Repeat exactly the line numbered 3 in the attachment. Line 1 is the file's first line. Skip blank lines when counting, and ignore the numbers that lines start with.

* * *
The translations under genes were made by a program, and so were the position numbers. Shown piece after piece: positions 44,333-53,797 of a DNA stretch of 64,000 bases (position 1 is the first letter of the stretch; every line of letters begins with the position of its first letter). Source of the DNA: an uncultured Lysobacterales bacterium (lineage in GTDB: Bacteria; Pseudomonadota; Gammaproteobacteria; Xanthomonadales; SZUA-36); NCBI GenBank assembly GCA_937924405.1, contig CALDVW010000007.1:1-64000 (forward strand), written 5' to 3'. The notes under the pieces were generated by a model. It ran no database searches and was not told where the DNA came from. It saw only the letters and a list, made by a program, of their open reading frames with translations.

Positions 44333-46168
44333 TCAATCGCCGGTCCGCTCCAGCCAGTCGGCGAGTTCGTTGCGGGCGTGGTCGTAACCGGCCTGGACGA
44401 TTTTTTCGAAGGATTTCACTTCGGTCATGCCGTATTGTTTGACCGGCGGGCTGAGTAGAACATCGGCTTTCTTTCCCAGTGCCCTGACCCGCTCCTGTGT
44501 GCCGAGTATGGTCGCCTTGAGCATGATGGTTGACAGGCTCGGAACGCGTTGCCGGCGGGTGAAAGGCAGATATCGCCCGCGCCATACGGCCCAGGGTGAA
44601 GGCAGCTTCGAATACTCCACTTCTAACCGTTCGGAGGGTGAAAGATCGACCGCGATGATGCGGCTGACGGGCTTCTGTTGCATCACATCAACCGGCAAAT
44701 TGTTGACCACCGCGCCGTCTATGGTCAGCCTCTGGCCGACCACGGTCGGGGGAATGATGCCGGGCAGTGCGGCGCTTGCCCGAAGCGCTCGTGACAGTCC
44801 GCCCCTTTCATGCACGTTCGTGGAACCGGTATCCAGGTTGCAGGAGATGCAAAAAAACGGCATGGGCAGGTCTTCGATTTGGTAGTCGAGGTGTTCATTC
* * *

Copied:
44333 TCAATCGCCGGTCCGCTCCAGCCAGTCGGCGAGTTCGTTGCGGGCGTGGTCGTAACCGGCCTGGACGA